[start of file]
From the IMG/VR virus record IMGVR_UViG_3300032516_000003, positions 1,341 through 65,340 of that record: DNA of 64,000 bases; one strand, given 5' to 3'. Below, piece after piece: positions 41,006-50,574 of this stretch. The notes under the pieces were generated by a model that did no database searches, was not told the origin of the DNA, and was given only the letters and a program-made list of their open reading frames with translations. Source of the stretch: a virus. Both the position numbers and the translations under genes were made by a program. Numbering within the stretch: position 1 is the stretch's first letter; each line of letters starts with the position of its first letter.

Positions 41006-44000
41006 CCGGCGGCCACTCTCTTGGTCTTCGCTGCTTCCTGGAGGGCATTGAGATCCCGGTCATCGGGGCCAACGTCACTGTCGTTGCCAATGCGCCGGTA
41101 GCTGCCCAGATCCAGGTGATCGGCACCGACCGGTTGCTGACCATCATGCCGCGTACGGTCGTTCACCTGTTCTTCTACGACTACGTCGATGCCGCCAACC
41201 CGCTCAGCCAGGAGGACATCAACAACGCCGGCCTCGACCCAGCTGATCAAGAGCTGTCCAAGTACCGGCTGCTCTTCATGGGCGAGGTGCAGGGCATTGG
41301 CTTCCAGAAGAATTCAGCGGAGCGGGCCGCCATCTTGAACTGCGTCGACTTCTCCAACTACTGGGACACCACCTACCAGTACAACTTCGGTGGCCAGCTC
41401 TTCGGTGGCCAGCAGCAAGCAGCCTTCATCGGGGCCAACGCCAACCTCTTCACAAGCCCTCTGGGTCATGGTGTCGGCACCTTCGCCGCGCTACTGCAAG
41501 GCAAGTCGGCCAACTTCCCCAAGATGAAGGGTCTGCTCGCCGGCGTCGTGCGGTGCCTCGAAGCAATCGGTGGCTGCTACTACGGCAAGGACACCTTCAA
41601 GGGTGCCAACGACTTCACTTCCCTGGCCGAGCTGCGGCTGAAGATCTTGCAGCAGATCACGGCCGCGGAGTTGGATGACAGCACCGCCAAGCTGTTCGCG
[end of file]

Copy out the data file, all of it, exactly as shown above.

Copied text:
From the IMG/VR virus record IMGVR_UViG_3300032516_000003, positions 1,341 through 65,340 of that record: DNA of 64,000 bases; one strand, given 5' to 3'. Below, piece after piece: positions 41,006-50,574 of this stretch. The notes under the pieces were generated by a model that did no database searches, was not told the origin of the DNA, and was given only the letters and a program-made list of their open reading frames with translations. Source of the stretch: a virus. Both the position numbers and the translations under genes were made by a program. Numbering within the stretch: position 1 is the stretch's first letter; each line of letters starts with the position of its first letter.

Positions 41006-44000
41006 CCGGCGGCCACTCTCTTGGTCTTCGCTGCTTCCTGGAGGGCATTGAGATCCCGGTCATCGGGGCCAACGTCACTGTCGTTGCCAATGCGCCGGTA
41101 GCTGCCCAGATCCAGGTGATCGGCACCGACCGGTTGCTGACCATCATGCCGCGTACGGTCGTTCACCTGTTCTTCTACGACTACGTCGATGCCGCCAACC
41201 CGCTCAGCCAGGAGGACATCAACAACGCCGGCCTCGACCCAGCTGATCAAGAGCTGTCCAAGTACCGGCTGCTCTTCATGGGCGAGGTGCAGGGCATTGG
41301 CTTCCAGAAGAATTCAGCGGAGCGGGCCGCCATCTTGAACTGCGTCGACTTCTCCAACTACTGGGACACCACCTACCAGTACAACTTCGGTGGCCAGCTC
41401 TTCGGTGGCCAGCAGCAAGCAGCCTTCATCGGGGCCAACGCCAACCTCTTCACAAGCCCTCTGGGTCATGGTGTCGGCACCTTCGCCGCGCTACTGCAAG
41501 GCAAGTCGGCCAACTTCCCCAAGATGAAGGGTCTGCTCGCCGGCGTCGTGCGGTGCCTCGAAGCAATCGGTGGCTGCTACTACGGCAAGGACACCTTCAA
41601 GGGTGCCAACGACTTCACTTCCCTGGCCGAGCTGCGGCTGAAGATCTTGCAGCAGATCACGGCCGCGGAGTTGGATGACAGCACCGCCAAGCTGTTCGCG